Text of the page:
Boris: My Moral Vision for the Tories; ?Mayor Sets out His Stall as Future Leader in Interview with Standard 'Miliband's Never Earned a Penny in Private Sector'

The Evening Standard (London, England), April 1, 2015 | Go to article overview

Boris: My Moral Vision for the Tories; ?Mayor Sets out His Stall as Future Leader in Interview with Standard 'Miliband's Never Earned a Penny in Private Sector'


Byline: exclusive Joe Murphy Political Editor

BORIS JOHNSON today set out a personal vision of "moral purpose" in business and politics.

In comments that will inevitably be seen as setting out his stall as a future Conservative leader, he said wealth creation was there to fund public services such as schools and hospitals.

The Mayor warned that Britain had been "harrowed" by the experience of mass unemployment during the Eighties, and said holding down the jobless queue was "one of the absolute moral triumphs of this Coalition". He urged Tories to embrace the Living Wage campaign to raise the pay of the poorest to PS9.15 an hour in London and PS7.85 elsewhere, saying it should be "front and centre of what we're trying to do".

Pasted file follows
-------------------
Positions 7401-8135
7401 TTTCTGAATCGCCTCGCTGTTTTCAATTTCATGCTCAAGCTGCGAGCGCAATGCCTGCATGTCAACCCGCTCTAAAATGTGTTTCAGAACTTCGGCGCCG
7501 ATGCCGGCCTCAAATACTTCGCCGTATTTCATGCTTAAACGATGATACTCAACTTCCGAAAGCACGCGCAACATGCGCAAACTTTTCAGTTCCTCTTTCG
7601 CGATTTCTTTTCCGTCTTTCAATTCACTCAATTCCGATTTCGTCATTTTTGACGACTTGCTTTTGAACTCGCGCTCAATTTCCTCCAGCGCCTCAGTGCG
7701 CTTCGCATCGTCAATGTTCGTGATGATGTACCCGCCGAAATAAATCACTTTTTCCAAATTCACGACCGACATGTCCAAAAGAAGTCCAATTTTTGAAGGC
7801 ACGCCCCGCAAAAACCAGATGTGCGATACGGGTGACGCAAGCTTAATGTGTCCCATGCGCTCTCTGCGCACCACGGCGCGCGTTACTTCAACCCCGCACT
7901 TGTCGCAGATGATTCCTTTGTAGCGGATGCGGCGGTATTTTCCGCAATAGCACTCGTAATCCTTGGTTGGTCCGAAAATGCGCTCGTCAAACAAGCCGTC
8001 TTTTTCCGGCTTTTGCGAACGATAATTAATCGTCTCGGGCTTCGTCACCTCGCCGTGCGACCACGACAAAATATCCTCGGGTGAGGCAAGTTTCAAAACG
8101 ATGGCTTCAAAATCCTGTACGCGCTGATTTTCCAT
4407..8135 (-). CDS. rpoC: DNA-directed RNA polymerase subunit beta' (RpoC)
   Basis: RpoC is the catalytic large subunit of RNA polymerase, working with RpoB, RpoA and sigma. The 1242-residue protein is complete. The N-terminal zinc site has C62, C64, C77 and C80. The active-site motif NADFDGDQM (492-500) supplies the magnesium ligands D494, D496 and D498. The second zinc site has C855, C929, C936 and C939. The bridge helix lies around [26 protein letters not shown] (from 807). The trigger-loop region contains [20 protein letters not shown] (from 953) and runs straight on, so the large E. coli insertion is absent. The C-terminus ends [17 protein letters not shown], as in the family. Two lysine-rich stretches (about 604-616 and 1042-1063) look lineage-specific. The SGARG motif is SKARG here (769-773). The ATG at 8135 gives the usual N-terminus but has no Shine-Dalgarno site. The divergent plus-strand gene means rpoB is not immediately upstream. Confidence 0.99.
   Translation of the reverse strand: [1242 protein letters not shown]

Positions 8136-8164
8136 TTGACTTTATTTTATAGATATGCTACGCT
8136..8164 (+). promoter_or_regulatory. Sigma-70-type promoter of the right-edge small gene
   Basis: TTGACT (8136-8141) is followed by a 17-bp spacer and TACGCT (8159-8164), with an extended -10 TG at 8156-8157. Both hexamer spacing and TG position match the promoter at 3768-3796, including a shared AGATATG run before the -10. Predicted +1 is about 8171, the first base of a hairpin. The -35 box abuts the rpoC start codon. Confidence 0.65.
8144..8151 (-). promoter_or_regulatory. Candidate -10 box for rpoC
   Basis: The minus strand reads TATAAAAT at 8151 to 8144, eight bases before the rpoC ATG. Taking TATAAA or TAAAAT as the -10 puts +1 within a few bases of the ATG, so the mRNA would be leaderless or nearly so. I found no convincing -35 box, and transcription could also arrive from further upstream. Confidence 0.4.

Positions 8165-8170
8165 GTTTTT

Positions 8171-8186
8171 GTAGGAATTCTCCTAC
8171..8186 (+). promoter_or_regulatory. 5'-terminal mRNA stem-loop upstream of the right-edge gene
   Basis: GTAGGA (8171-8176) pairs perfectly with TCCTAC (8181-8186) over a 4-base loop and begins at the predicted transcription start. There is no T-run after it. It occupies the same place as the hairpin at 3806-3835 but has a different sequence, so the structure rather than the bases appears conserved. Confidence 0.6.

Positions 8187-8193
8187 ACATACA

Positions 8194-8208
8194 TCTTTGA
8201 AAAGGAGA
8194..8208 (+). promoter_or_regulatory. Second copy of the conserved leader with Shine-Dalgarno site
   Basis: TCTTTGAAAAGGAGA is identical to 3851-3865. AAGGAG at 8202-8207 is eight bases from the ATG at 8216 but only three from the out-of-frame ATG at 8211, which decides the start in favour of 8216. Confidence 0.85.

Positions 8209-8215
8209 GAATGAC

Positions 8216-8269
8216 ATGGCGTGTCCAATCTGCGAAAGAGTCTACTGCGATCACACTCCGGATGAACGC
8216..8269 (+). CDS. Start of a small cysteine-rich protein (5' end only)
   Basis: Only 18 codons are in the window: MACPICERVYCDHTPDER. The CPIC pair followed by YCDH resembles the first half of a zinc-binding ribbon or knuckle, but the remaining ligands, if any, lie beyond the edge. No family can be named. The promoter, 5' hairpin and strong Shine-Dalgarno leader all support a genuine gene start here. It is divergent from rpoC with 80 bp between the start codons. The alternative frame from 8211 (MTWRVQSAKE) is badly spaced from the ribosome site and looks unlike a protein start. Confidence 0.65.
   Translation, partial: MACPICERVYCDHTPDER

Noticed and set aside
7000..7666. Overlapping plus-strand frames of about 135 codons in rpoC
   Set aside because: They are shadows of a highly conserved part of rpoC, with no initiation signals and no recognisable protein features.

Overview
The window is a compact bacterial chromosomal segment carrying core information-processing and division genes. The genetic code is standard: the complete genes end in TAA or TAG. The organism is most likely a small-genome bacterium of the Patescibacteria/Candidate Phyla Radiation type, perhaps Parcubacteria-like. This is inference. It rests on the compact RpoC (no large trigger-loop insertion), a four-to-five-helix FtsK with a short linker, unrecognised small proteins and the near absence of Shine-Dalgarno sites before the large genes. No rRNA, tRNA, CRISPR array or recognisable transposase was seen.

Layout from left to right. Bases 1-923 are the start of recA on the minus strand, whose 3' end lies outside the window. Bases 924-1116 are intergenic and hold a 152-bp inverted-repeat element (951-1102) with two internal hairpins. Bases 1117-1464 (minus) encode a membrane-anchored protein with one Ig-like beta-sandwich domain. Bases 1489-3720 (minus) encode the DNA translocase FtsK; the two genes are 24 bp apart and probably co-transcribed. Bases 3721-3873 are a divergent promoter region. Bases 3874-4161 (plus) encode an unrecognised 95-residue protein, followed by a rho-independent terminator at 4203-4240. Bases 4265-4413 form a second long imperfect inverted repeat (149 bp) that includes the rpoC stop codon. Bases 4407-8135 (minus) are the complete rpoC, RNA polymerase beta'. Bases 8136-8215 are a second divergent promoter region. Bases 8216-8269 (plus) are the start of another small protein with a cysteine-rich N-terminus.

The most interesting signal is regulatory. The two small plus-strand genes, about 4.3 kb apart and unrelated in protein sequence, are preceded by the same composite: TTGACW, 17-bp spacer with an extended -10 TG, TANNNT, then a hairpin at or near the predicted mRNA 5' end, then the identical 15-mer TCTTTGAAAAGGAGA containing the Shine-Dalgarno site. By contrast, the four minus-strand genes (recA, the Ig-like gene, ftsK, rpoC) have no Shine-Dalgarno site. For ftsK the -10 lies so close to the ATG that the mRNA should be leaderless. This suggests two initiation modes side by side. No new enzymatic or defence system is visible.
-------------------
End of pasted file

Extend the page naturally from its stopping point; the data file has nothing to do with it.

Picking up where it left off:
In an interview with the Standard, he added: "We've got to be pointing out that what we are about is helping people to get a higher standard of living, to improve the quality of their lives."

Mr Johnson who is one of his party's biggest Continued on Page 2 Continued from Page 1 campaign assets today visited the constituency of Hendon to launch the Tory campaign for London with Matthew Offord, defending the smallest Tory majority in the capital.

The Mayor, who is standing for Parliament in Uxbridge and Ruislip South, rallied party workers with a speech and chatted with shoppers. He joked that the Tories were the party of "kitchen ownership" while Labour was the party of "kitchen concealment".

In another day of election battling, Labour refused to rule out dragging thousands of teachers, nurses and police officers into the 40p tax band, after comments by shadow chancellor Ed Balls. The Tories were boosted by 100 business supporters backing them. And a Standard poll reveals huge opposition in London to the Scottish National Party wielding power.

Mr Johnson's interview comes a week after David Cameron revealed he will step down within the next five years. …

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